Typical of marital divorce, one of the spouses in the current political union is increasingly being denied access to certain facilities and being locked out in the cold
Deputy President William Ruto is in Jubilee to stay and no amount of embarrassment or threats will deter him.
This assertion comes only days after intensified behind-the-scenes political battles seemed to rock the political marriage between President Uhuru Kenyatta and his deputy.
Just last week it emerged that DP Ruto was denied access to his Mombasa official residence and his personal effects removed from the premises.
The DP, who was scheduled to spend the night at the residence, returned after a day-long mission in the county on Wednesday to find his staff packing his personal belongings.
Upon inquiry, he was told that government staff had received instructions to remove his personal effects from the house.
He was forced to look for alternative accommodation at English Point Marina in Nyali.
Typical of marital divorce, one of the spouses in the current political union is increasingly being denied access to certain facilities and being locked out in the cold.
But National Assembly Majority Leader Aden Duale says the DP is unmoved by the humiliating acts.
“Those are small issues that do not bother the DP. He is a constitutional office holder and those public servants who want to either embarrass or humiliate the DP must learn from the history of their predecessors in the post-independent governments of presidents Jomo Kenyatta, Daniel Moi and Mwai Kibaki.”
The import of Mr Duale’s brief rejoinder is that DP Ruto has opted to stay put whatever the humiliation that comes his way.
And the examples of Mr Moi and Mr Kibaki, who endured mistreatment while serving as vice-presidents, suffices.
Under the senior Kenyatta, Mr Moi was regarded as “a mere passing cloud” by members of Kenyatta’s kitchen Cabinet, dubbed the Mt Kenya Mafia, who utterly disregarded his authority.
Mr Kibaki, on the other hand, even got the sack as VP in 1988 and was moved to the Ministry of Health as minister.
But both Mr Moi and Mr Kibaki managed to ascend to the presidency and this is the political trajectory DP Ruto’s backers believe their man will emulate.
“Those humiliating the DP are doing zero work. He is unmoved and perhaps they need to be reminded that humiliating Ruto amounts to demeaning the President, Jubilee Party, the government and the entire Kenyan population,” Mr Duale told the Nation.
Senate Majority Leader Kipchumba Murkomen instead challenged those unhappy with the Deputy President to resign from the party and the government.
“Our position is clear. Anyone who is unhappy with Dr Ruto should resign immediately. Jubilee will even be stronger without them,” he said.
In a tweet after a press conference where MPs were calling for DP Ruto’s resignation, Mr Murkomen, who is also the Elgeyo-Marakwet senator, said:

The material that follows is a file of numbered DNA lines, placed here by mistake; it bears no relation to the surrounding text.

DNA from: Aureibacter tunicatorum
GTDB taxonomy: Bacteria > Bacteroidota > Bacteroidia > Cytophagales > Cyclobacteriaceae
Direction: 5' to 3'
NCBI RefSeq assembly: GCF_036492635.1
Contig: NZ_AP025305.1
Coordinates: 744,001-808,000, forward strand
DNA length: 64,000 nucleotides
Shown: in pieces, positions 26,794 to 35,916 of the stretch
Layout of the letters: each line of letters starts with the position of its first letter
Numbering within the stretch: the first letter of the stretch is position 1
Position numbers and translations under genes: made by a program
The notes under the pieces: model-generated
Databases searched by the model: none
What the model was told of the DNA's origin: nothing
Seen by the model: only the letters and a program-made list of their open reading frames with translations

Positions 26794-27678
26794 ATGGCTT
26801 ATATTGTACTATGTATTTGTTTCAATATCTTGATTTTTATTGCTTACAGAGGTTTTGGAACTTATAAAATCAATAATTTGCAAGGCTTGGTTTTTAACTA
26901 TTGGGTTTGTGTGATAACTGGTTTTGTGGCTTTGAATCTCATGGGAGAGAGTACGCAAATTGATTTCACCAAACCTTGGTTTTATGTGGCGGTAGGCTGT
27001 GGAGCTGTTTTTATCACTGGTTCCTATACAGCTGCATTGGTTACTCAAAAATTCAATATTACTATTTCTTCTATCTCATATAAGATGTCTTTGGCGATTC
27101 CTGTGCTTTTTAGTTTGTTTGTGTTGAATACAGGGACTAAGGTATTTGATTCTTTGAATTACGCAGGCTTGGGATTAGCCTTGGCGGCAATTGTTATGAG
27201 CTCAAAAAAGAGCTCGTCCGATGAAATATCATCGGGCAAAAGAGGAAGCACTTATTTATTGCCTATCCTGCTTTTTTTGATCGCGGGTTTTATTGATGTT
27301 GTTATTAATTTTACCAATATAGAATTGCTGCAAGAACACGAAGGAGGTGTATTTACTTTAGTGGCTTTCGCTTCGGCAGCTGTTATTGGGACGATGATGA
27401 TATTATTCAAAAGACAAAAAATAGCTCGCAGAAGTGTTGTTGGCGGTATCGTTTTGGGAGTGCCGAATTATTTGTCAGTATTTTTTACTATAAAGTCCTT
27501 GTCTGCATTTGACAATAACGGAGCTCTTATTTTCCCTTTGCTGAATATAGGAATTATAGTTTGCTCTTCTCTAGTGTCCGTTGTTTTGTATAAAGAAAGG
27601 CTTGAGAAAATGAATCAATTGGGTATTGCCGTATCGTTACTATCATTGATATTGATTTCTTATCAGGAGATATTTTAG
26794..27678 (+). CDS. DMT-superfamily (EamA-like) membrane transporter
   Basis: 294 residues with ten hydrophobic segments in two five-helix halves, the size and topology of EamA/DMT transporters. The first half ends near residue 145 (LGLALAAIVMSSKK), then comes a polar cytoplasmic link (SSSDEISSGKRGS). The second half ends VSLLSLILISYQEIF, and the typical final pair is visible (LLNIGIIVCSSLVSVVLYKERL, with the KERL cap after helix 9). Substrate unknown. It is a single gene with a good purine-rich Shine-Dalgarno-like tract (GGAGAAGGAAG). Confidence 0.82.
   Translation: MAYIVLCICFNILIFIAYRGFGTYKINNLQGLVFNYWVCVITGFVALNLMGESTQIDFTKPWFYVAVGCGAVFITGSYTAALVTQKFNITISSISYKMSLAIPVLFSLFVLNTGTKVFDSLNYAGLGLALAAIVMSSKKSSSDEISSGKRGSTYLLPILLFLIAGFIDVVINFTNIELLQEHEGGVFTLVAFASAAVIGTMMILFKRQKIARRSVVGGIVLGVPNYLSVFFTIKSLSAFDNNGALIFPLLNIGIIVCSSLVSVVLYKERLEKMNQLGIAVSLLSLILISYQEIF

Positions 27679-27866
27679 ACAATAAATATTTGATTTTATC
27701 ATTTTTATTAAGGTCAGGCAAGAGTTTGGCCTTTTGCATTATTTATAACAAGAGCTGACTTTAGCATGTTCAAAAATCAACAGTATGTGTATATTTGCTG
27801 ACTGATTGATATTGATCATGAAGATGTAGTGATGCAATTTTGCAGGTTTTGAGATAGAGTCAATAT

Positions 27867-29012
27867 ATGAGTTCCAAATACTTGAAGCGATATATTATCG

“The Deputy President is not an employee of the President. They willingly came together, jointly employed by the people of Kenya. The respect you are demanding for the President is the same respect the President is demanding for his deputy.”
Curiously, ODM chairman John Mbadi is equally not enthusiastic about the DP resigning from office.
Instead, Mr Mbadi advises Mr Ruto to take a break — for a month or even two — and soberly reflect on the current goings-on in the country.
“Ruto is his own enemy because he has been on a self-imposed marathon campaign, thereby putting himself under pressure and at loggerheads with the President. He needs time to read the mood of Kenyans and the pulse of the country,” says the National Assembly’s minority leader.
The domestic pressure notwithstanding, DP Ruto apparently still enjoys the honour and respect as Kenya’s Number Two.
During his tour of Namibia and Botswana last month, for instance, the two governments separately accorded him full honours by putting government cars and planes at his disposal.
The Botswana government had a plane fly the DP and his entourage back to Nairobi.
And just before Christmas, Uganda’s President Yoweri Museveni separately pledged Sh10 million towards the construction of the William Ruto Institute of African and Leadership Studies at Makerere University.
Back home, there is no denying whatsoever that the glue that has for long loosely held together the cracks in Jubilee is fast melting and the fissures are clearly visible.
Despite the two leaders’ public show of unity, the earliest hints that all was not well between Mr Kenyatta and DP Ruto were given by former Jubilee vice-chairman David Murathe, who in October last year declared that the President’s party would not support the DP’s presidential bid.
Then last month Interior Cabinet Secretary Fred Matiang’i pointed out that “boma haitawaliwi na wazee wawili (a homestead is not headed by two men).
The DP and his allies have been openly subjected to State harassment and ridicule, with some like Gatundu South MP Moses Kuria and Kiharu MP Ndindi Nyoro attributing their plight to their decision to support DP Ruto’s presidential bid.
The DP himself has looked helpless in the face of the apparent State onslaught, choosing instead to criticise the very government where he is second in command.
Since the symbolic Handshake between President Kenyatta and Orange party leader Raila Odinga in March 2018, State House has systematically moved to whittle down the DP’s political influence in government.
The President has also cut his political influence to size. He issued an executive order in January last year, for instance, granting Dr Matiang’i supervisory roles across government ministries, an act that DP’s backers viewed as taking away his principal assistant’s powers.
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